Beautiful scenic seascape at Ciolo Bridge, near Santa Maria di Leuca, Salento, Apulia, Italy
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Flanked by both the Ionian and Adriatic Seas, this picturesque town is small but famous in many respects from a religious, strategic and tourism perspective.

Some of the things to do in Santa Maria di Leuca  include kayaking or taking a guided boat tour of the grottos and sea caves carved into the rocky coastline, basking on the beach at a nearby lido or beach club and marvelling at the ancient watchtowers dating to the 15th and 16th centuries and originally intended to warn of attacks from the water by foreign armies, smugglers and pirates.

The lighthouse at Santa Maria di Leuca also happens to be the second most important lighthouse in Italy, after Genoa and is a popular landmark for photography buffs.

But the biggest draw for religious pilgrims is the Sanctuary or Basilica devoted to Saint Mary and constructed in 1720-1755  to commemorate the arrival of St. Peter during his travel to Italy.

The lighthouse itself is built on top of a Greek temple dedicated to Athena. A scenic promenade along the seafront connects the town with the lighthouse via a set of stairs flanking Mussolini’s Waterfall ( a monument celebrating the construction of the Apulian Aqueduct).

Nearby, within the Capo di Leuca region are the famous sights such as the pilgrim’s stop of Santa Maria di Leuca de Belvedere, Ciolo Bridge and several hiking trails and footpaths, dating back centuries.

Ischia

Helen from Helen on her Holidays

Ischia is a small island in the Bay of Naples, just across the water from the more famous island of Capri.

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Ischia is already very popular as a holiday destination for Italian families, but is a little overlooked by travellers from other countries. It shouldn’t be; Ischia is a beautiful island with stunning landscapes, amazing food and loads of things to do.

Some of the best things to do in Ischia include: Enjoying a relaxing bath in Ischia’s natural thermal waters. Ischia is a volcanic island and blessed with over 100 thermal springs. Many hotels on the island have their own thermal spas and you can even visit a thermal bath used by the ancient Greeks and Romans.

If you love gorgeous gardens, you should visit Ischia’s two world-famous gardens. The La Mortella gardens are set in a deep rocky valley and mix lush planting in the lower areas with fragrant Mediterranean foliage as you walk up the valley side. Nearby, Giardini Ravino is a leading (and very Instagrammable) collection of cacti and succulents.

Visiting Castello Aragonese. Ischia’s medieval castle is located majestically on a rocky islet, connected to the larger island by a long causeway bridge. Taking a 20-minute ferry across to neighbouring Procida, a tiny island with one of the most incredible views in Italy.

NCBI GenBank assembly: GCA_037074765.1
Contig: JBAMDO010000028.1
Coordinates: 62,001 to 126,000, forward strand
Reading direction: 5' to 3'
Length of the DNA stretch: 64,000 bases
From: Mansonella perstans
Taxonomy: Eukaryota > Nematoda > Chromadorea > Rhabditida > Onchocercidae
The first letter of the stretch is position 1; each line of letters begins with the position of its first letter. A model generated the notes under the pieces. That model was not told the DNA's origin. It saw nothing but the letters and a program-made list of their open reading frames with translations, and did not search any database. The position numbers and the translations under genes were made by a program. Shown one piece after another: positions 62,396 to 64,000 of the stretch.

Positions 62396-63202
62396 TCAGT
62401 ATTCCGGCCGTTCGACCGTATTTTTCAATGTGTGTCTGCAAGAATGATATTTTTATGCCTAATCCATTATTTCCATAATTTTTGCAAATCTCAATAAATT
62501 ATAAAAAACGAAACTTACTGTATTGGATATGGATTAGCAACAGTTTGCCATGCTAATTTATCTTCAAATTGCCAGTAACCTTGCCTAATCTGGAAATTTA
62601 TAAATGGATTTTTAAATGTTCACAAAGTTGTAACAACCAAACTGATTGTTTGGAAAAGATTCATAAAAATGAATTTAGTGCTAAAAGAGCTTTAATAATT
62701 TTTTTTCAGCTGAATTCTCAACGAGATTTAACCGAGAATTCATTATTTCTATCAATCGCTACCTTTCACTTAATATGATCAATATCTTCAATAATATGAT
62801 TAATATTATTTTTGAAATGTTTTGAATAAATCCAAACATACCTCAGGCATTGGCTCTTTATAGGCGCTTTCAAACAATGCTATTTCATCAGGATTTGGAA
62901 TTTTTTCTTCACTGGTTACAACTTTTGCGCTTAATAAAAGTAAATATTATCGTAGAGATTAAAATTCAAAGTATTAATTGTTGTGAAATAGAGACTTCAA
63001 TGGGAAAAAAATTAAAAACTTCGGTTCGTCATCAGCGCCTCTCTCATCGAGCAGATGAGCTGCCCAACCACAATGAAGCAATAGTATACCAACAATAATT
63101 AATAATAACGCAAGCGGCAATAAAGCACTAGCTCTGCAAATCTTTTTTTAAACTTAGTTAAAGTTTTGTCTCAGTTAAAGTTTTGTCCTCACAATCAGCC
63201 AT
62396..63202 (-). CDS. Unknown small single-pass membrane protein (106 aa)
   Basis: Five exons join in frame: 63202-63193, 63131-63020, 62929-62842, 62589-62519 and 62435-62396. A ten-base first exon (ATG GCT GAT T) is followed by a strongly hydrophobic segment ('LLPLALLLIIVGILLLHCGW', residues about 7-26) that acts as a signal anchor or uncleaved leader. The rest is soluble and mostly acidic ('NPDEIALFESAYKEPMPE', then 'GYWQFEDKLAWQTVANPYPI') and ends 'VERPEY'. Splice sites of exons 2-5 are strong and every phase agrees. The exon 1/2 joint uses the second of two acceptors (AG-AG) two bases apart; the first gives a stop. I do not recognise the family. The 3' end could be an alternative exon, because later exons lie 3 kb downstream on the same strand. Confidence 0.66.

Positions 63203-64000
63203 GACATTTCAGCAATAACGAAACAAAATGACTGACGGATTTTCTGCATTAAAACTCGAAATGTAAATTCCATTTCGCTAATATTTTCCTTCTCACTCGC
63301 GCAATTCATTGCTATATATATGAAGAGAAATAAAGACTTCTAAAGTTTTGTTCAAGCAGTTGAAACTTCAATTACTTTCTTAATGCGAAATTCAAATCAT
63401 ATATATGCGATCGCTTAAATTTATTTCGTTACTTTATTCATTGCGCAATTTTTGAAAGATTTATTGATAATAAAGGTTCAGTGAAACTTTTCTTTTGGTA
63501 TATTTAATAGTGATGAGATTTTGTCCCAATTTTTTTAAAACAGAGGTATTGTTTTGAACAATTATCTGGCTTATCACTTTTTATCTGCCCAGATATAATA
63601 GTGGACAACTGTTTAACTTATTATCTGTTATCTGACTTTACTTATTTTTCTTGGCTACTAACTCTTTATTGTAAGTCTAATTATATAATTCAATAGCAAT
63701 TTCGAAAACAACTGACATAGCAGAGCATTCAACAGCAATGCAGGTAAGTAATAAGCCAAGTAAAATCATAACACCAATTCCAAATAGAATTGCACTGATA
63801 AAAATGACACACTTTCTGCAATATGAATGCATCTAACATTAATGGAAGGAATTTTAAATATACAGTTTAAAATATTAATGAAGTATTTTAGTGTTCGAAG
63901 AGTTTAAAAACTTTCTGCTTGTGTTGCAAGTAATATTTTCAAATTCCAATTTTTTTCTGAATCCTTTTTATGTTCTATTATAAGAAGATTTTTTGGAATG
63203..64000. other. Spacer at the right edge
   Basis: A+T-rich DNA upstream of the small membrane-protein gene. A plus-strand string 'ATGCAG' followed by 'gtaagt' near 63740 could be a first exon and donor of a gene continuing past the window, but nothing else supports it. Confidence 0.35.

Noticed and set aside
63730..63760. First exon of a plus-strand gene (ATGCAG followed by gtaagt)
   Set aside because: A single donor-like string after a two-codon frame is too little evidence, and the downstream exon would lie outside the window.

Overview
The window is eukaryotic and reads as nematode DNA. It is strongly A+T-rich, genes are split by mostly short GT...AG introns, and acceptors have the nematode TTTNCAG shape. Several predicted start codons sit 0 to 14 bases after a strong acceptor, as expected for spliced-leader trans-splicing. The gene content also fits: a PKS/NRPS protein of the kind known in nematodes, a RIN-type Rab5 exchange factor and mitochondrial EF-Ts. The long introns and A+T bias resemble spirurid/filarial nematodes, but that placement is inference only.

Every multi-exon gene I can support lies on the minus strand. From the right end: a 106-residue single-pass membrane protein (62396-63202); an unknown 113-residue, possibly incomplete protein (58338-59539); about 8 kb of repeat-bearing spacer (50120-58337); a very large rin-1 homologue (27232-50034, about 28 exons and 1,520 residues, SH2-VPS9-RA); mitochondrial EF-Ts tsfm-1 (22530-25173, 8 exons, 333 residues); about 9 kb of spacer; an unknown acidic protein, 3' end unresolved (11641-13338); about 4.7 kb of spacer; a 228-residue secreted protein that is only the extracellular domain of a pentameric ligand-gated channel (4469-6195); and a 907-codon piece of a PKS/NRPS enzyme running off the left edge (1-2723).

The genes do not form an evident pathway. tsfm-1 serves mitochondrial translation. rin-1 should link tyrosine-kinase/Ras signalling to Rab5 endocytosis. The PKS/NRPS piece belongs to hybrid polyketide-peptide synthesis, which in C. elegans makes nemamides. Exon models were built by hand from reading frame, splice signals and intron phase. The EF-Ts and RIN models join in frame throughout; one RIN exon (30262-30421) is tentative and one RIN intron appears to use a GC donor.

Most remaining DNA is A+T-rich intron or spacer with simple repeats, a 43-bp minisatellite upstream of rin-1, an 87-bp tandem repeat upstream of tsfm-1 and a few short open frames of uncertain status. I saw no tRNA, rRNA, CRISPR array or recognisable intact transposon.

Ischia is a fantastic place to visit in southern Italy and ideal for a vacation of around a week.

Amalfi Coast 

Dhara from It’s Not About the Miles

If you are planning a trip to Southern Italy, you will want to put the Amalfi Coast drive on your itinerary. Considered one of the most beautiful drives on the planet, this drive will take you past some of the most spectacular coastal scenery in Italy.

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You can do this iconic drive in one day or take a few days and really enjoy the Amalfi Coast. If you do the entire stretch, you will drive from Sorrento to Salerno, or vice versa.

The distance is not very long, at about 56 km, but the road is narrow and winding, and you will want to stop often to take photos.

Some folks drive from Sorrento to Ravello and back, and that is doable in one day if you are based in Sorrento and want to visit the coast as a day trip.

The towns of the Amalfi Coast are super picturesque. Positano’s beauty is legendary, but the towns of Amalfi, Praiano, and Ravello are also gorgeous.

Stop for lunch at a restaurant with a water view, and enjoy a taste of limoncello, the liqueur made with local sweet lemons. Wander the little towns, browse the shops, and take in the views. If you are looking for souvenirs, the ceramics of Vietri sul Mar are famous.

With so much to enjoy, a drive along the Amalfi Coast definitely deserves a spot in your itinerary for southern Italy!

Alberobello

Nicky from Above Us Only Skies

Travel through Puglia, southern Italy’s heel, and you can’t fail to notice quaint, white-washed dry stone huts with conical roofs dotted around the countryside.

Puglia is one of the best places to visit in South Italy
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And if you visit the UNESCO World Heritage site of Alberobello you’ll discover a whole village full of them.

They’re called trulli (singular, trullo) and are the main draw of Alberobello, attracting busloads of passengers every year to gaze at these splendid hobbit-like dwellings.